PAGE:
‘Its probably because he has such a lovely childhood with my grandma and granddad and when he came into the home as well he really was looked after.

‘He still is and they spoil him rotten. He is really happy here and is surrounded by 12 other residents who are around the same age.

‘He was always told by his mum that he can do anything and because of that, he has always been very independent.

‘My grandma was a dress maker and granddad worked down the pit. They lived together in Nottingham and the kids always went out to play in the middle of the square.

Sprightly Mr Wildgust puts his longevity down to a love of dancing and an active social life surrounded by a strong network of family and friends

Strictly Come Dancing fan Mr Wildgust (pictured far right as a child with his family) is now believed to be one of the oldest people in the world with Down’s syndrome and the oldest in the country

‘Nobody picked on him, they all took him under their wing and looked after him. It was one big happy community who looked out for each other. So he’s always been very sociable.

‘Back then doctors just wrote people off who had Downs Syndrome as they weren’t classed as ‘normal’. Some were sent off to asylums in padded cells I believe.

‘It was awful really but Georgie has always had a strong network of family and friends around him and that’s why he’s done so well.

‘He doesn’t like being told what to do really but I do think that is why he has reached 78.’

Mr Wildgust was one of three children and was born at home in the Cinderhill area of Nottingham on August 16, 1942 to parents Hilda and Abraham.

Mr Wildgust (pictured with his brother and sister) was one of three children and was born at home in the Cinderhill area of Nottingham on August 16, 1942 to parents Hilda and Abraham

Mr Wildgust (pictured with his niece Nikki) worked as a gardener and rug maker before retiring and now spends his days at the care home enjoying his favourite past-times.

His younger brother, Colin, 71, died three years ago but younger sister Jean Yessyan, 79, still keeps in touch with him via Skype in Australia.

Mr Wildgust worked as a gardener and rug maker before retiring and now spends his days at the care home enjoying his favourite past-times.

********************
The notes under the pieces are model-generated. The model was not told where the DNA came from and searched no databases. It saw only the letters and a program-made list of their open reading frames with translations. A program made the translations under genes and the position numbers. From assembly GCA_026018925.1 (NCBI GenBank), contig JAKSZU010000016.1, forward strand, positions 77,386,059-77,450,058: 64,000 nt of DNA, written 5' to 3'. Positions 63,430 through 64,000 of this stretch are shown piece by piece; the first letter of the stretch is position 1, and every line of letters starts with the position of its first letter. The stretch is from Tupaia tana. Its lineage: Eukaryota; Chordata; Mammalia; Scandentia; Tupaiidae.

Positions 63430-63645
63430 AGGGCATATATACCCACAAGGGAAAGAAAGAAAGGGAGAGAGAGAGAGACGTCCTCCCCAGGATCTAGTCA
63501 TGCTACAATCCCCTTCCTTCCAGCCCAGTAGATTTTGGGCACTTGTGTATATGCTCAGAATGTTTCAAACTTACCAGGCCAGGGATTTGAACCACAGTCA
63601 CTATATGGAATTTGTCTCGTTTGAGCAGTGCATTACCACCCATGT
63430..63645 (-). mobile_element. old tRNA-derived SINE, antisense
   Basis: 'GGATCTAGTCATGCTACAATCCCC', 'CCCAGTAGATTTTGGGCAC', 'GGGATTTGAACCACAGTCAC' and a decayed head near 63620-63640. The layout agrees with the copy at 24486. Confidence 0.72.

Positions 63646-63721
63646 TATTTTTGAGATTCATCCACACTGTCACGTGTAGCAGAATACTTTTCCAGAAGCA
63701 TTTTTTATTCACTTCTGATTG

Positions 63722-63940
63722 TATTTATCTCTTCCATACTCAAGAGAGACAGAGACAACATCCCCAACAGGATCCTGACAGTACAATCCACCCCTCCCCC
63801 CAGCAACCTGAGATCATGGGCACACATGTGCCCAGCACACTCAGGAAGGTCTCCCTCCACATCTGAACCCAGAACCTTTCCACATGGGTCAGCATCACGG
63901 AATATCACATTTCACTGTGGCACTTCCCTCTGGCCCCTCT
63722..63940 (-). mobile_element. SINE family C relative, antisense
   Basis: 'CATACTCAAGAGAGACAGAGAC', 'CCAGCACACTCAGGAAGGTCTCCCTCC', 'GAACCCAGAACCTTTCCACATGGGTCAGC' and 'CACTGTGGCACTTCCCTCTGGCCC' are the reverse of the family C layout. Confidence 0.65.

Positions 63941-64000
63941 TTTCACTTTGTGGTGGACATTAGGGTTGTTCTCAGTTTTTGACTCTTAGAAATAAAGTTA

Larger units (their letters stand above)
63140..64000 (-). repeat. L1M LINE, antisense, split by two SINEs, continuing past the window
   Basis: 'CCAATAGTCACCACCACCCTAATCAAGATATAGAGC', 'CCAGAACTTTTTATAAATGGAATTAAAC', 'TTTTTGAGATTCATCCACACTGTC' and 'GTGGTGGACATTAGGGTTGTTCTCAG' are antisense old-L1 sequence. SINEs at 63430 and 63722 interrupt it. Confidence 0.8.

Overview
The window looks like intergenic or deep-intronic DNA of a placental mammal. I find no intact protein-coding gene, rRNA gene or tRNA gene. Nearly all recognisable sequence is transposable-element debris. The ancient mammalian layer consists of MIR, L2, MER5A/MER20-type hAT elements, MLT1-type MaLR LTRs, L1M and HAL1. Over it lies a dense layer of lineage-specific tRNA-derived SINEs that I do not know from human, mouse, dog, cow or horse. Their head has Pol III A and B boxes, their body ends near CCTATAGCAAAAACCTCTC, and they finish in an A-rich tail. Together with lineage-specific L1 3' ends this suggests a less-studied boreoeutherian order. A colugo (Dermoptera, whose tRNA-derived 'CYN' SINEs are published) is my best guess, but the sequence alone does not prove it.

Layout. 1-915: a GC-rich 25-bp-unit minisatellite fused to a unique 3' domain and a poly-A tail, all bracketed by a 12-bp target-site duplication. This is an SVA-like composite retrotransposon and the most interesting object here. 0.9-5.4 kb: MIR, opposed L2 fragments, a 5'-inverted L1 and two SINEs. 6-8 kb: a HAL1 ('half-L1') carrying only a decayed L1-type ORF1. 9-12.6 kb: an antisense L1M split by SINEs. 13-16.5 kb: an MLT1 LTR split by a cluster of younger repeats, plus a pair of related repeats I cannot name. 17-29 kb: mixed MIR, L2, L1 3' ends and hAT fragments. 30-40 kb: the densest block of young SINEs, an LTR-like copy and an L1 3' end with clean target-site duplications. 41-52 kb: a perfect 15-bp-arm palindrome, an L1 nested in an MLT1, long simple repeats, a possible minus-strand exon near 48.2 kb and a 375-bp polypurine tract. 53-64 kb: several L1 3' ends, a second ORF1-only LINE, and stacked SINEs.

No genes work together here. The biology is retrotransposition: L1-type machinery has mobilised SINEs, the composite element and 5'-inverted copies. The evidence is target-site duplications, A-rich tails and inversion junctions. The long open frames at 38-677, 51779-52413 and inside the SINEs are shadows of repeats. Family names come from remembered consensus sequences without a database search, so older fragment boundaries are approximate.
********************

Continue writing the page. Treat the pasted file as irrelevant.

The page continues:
Nikki, a post office worker, added: ‘He likes going out for dinner, colouring books and especially dancing.

‘It keeps him young and he loves watching Strictly Come Dancing on a Saturday.

‘He also enjoys going the sea-side and having fish and chips and ice cream.

People with Downs Syndrome are expected to live to their 50s these days but the life expectancy was much lower during the 1940s. Pictured: Pictured: Mr Wildgust (left) as a child with his brother Colin

‘Obviously we haven’t been able to do that during the pandemic but the care home staff have been brilliant keeping them all entertained.

‘Every week we Skype each other and have a chat with my sister who lives in Australia.

‘I think being kept busy and socialising here has really helped him. The staff are amazing and it is such a family here.’

Mr Wildgust has become the oldest person in the UK with Down’s syndrome following the death of Robin Smith, of Kettering, Northamptonshire, who died last month aged 78.

People with Downs Syndrome are expected to live to their 50s these days but the life expectancy was much lower during the 1940s.

A Down’s Syndrome Association spokesperson said: ‘Thanks to medical advances and the care and love of those around them, the average life expectancy for people with Down’s syndrome is now between 50 and 60 years, with a small number of people living into their seventies and beyond.

‘Everyone at the Down’s Syndrome Association wishes Georgie a very happy birthday and all the best for the future.’